Rockin’ on the water

Riverfest returns, bigger than ever, for 47th year

Written by Joe Stumpe

Maybe you can’t please everybody, but the folks at Riverfest seemed determined to try.

The 47th version of Wichita’s annual party along the Arkansas River features a diverse musical lineup, food, drink and scores of activities for kids and adults.

Not into music? Then how about catching a performance by the Xpogo stunt team, who use supercharged pogo sticks to launch themselves more than 10 feet into the air, jumping through fire, over people and other obstacles.

Worried about overheating? Festival organizers have been adding shade tents and more indoor events in Century II to give folks who need it a break from the great outdoors.

“We think there’s something for every audience,” Terri Mott of Wichita Festivals, Inc. said.

This year’s festival runs June 1–9. Early bird buttons, available through May 5 at Meineke Car Center locations in Wichita, Derby and Hutchinson, are $7 for adults and $3 for kids 6 and up (children 5 and under are free). After that, the price goes up to $10 for adults and $5 for kids. The buttons get wearers into nearly all of more than 100 scheduled events.

As usual, this year’s festival kicks off with the Sundowner Parade through downtown followed by the Wichita Symphony Orchestra’s Twilight Pops Concert in Kennedy Plaza and fireworks over the river. Alt-rocker Liz Phair (June 8) and rising country artist Randy Houser (June 3) are two of dozens of national, regional and local musicians who will perform during the festival before Prince’s former bandmates, Morris Day and the Time, wrap things up July 9.

The festival’s revamping a few years back appears to have set a kind of bandwagon rolling. This year, for instance, an event that had been popular on its own — the Spring KidFest — becomes part of Riverfest’s second weekend.

Other new events and expected highlights of the 2018 festival include:

Squonk Opera, a theatrical troupe that mixes mechanical contraptions, steampunk costumes and bicycles to teach science, will perform three shows a day June 2–3 at the RedGuard Stage area. They will also take part in the Sundowner Parade.

The Paul Bunyan Lumberjack Show, featuring log rolling, wood chopping, axe throwing and more by world-champion lumberjacks, daily in Ackerman’s Backyard.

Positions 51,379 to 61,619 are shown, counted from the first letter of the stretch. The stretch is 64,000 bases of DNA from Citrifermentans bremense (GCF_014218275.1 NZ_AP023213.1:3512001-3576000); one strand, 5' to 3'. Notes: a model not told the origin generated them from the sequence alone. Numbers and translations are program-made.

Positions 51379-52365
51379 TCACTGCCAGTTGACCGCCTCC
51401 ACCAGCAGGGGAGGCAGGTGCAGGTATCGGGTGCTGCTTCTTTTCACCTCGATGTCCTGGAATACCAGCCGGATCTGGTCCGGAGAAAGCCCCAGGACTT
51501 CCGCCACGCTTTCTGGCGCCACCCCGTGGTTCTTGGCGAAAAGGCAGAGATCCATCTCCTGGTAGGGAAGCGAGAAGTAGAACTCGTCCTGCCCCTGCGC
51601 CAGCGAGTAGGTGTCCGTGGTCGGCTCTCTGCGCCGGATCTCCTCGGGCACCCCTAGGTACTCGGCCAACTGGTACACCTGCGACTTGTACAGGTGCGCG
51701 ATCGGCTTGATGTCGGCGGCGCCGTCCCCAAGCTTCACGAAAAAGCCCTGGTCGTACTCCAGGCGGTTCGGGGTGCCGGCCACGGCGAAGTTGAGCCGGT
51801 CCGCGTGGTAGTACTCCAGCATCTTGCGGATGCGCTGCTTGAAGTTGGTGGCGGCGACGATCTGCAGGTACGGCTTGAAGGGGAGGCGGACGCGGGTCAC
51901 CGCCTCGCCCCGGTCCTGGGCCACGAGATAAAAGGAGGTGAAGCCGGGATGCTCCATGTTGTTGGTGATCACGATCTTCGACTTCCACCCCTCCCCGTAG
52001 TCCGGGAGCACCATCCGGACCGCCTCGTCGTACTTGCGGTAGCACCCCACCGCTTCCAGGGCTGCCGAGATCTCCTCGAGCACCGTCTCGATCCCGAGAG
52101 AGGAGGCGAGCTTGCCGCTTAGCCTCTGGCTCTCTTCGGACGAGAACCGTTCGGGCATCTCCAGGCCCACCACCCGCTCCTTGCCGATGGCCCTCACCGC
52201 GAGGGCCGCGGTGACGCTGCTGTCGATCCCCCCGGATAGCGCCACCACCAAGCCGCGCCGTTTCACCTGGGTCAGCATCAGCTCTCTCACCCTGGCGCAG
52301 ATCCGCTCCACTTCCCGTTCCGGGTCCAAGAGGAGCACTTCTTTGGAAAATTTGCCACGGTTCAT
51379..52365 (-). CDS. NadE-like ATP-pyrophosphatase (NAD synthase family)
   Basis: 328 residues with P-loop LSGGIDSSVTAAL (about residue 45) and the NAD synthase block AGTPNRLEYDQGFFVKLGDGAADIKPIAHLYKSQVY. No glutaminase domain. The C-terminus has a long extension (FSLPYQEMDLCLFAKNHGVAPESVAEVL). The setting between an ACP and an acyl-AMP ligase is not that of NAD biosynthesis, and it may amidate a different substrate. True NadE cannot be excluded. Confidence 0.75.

FestQuest, a scavenger-hunt-style contest with a $1,000 prize.

Salsa Chop-Off, a salsa contest June 7, with the winner getting their salsa served at Carlos O’ Kelly’s restaurants. Visit wichitariverfest.com to enter.

Nathan’s Famous Hot Dogs will give away samples at the RedGuard Stage during the festival’s opening weekend.

Riverfest button swap and sale, of buttons from previous festivals, 1–5 p.m. in Heritage Park (behind the Wichita-Sedgwick County Historical Museum).

Dinosaur Days, in which kids can search for dinosaur fossils, June 8 in the Cox Kids Corner.

A 3-on-3 basketball tournament, June 3 at the Wichita Boathouse.

World music celebration starring Matisyahu and Stephen Marley, June 2 on the Kennedy Plaza Stage.

Gospelfest, headed by pastor John P. Kee, a member of the Christian Music Hall of Fame, takes over Kennedy Plaza June 3.

Wet ‘n Wild Dance Party featuring Cypress Hill at Kennedy Plaza, while Beatles tribute act Ringer Star performs on the RedGuard Stage and the Wichita Wagonmasters serve up the annual Hiland Dairy Ice Cream Social on Douglas, all happening June 6.

Blues artist ZZ Hill performs on the Kennedy Stage and the Goodwill Industries Cajun Food Fest dishes up Cajun Food, June 7.

For a complete listing of events, visit wichitariverfest.com or download the Riverfest mobile app. Buttons are available at the festival site, QuickTrip, Dillons and other retailers.

Festival fun fact

There’s an interesting connection this year between the festival’s ambassador, Admiral Windwagon Smith, and its official artwork. The artwork is chosen each year through a contest in which many artists submit designs. This year’s winner, by Joe Worley, is a creative depiction of the jacket worn by Windwagon Smith. The design appears on festival posters and other promotional material.

Worley, a freelance illustrator and designer in Wichita, won $3,500 for his design. Tim Norton, who served as a Sedgwick County Commissioner for 16 years, is this year’s Windwagon Smith.

 
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